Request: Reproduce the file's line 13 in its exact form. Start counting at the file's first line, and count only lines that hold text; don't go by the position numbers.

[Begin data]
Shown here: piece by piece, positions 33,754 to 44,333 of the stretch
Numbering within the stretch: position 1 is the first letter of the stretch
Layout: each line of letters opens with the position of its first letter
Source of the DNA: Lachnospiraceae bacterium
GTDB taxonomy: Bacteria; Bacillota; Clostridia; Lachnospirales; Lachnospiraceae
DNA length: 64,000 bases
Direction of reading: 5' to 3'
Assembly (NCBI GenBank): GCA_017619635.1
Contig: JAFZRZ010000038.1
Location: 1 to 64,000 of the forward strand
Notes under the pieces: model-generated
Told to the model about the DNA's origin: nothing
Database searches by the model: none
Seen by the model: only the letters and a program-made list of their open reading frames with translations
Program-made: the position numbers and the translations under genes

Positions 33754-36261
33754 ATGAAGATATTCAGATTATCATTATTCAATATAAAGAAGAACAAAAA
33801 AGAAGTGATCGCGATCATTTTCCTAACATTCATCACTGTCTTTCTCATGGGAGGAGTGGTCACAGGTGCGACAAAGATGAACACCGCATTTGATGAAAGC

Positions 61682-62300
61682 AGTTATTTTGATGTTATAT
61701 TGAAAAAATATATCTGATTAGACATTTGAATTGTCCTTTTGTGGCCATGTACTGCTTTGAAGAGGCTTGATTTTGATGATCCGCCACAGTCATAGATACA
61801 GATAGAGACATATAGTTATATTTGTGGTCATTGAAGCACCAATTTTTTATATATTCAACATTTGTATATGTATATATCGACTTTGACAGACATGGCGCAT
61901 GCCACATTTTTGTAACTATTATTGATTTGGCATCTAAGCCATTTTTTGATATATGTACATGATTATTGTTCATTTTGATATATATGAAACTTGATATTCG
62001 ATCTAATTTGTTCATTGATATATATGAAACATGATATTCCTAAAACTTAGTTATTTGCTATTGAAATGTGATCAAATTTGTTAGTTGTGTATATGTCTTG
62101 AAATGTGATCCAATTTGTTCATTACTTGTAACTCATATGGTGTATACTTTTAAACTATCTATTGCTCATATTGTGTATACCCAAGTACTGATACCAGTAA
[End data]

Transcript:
Database searches by the model: none